VP of Editorial, Chris C. Anderson, says in a Medium post that the move follows an inability to raise additional funding due to unspecified “circumstances,” apparently unrelated to the performance of the site.
“We achieved what we set out to do, even if the final result didn’t end up with us becoming the next BuzzFeed. We never wanted to be the next BuzzFeed.
“This event was off the charts”
Gary Vaynerchuk was so impressed with TNW Conference 2016 he paused mid-talk to applaud us.
Anderson says that Pixable attracted a peak audience of 9.4 million monthly unique users in October 2015, with an impressive average time on site of 1 minute and 25 seconds. The site, aimed at the 18-34 age bracket, was monetized through sponsored content promoting the likes of Walmart, Sony, Etsy and Disney.
Pixable was founded in 2009 and launched its Photofeed nearly five years ago, in January 2011, as a way of highlighting interesting photos from your Facebook friends. I first wrote about it 10 days after launch, when it boasted of already having attracted 100,000 users. After building out its featureset, it was acquired by Asian telco SingTel in September 2012 with the aim of expanding the app’s reach in emerging markets.
At some point not too long after this, something happened that saw the New York-based company back out on its own. CEO Andy Volanakis (who took the top job after initially joining as COO in late 2013) wouldn’t elaborate on details when I spoke to him earlier this year, but he said there would be more to reveal at a later date. It’s clear that SingTel spun Pixable out in some form though, as it was engaged in what turned out to be a futile attempt to raise fresh funding.
Media obsessives should peruse Anderson’s long Medium post for more detail about Pixable’s achievements as a content site. Meanwhile, we’re looking into what the circumstances were that led to the company ultimately shutting up shop, and what the relationship between Pixable and SingTel was at the end.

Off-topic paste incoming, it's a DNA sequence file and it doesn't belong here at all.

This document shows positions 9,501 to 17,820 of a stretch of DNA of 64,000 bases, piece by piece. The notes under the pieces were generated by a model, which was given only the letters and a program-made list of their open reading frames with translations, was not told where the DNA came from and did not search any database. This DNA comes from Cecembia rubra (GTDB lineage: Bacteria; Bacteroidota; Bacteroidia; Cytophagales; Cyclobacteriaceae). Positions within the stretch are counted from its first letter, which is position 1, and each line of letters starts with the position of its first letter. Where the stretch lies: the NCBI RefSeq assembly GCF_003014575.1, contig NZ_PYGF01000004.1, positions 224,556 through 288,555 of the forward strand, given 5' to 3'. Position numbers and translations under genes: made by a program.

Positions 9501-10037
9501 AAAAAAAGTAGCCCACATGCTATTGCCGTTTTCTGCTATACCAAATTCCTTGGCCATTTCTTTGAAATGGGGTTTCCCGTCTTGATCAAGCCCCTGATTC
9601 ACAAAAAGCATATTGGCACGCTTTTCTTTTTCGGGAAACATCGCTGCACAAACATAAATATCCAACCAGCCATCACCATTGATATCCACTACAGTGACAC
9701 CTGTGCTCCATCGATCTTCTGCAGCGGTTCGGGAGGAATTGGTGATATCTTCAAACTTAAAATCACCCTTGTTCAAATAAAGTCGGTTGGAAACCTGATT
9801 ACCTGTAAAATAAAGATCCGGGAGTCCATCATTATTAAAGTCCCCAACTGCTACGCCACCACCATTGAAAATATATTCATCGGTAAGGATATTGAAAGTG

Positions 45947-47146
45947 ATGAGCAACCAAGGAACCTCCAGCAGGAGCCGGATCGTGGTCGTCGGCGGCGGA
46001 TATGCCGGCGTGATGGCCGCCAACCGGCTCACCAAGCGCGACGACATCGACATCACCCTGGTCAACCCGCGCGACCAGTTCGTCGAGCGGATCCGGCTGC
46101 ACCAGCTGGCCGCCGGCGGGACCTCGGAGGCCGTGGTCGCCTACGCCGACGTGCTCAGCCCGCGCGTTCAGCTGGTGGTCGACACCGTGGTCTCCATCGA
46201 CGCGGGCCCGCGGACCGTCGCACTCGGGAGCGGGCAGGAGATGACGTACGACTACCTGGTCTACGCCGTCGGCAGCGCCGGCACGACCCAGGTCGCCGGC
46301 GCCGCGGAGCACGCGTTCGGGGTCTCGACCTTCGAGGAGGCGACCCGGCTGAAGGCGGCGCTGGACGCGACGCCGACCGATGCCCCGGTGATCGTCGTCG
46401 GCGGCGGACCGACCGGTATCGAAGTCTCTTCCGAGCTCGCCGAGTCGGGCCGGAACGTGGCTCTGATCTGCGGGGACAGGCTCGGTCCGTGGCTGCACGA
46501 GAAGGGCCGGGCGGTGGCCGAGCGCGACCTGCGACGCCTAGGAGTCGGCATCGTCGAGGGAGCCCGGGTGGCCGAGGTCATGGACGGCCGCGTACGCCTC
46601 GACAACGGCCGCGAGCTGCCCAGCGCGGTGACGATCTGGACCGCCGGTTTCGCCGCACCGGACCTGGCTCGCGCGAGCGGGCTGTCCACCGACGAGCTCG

UPDATE 3 DECEMBER 2015: A SingTel spokesperson tells us that Pixable wasn’t spun out as an independent company and has remained a subsidiary since its acquisition. However, it had been searching for external funding.
Edgar Hardless, board member of Pixable and CEO of SingTel Innov8, tells us:
“Since our acquisition of Pixable in 2012, Pixable pivoted from an app-focused social photo aggregation tool to the content marketing space, shifting away from our digital strategy. As such, we’ve worked with Pixable’s management, over the last 6 months, to seek buyers or investors for the company. Unfortunately, the process hasn’t been successful and we’ve decided to exit the business.
“Pixable staff have been invited to explore opportunities within the SingTel Group. We thank them for their hard work and dedication over the last few years.”
The fact that Pixable itself didn’t clarify its ongoing relationship with SingTel at an earlier date is odd. Members of staff at Pixable continue to be silent on the closure beyond Anderson’s blog post.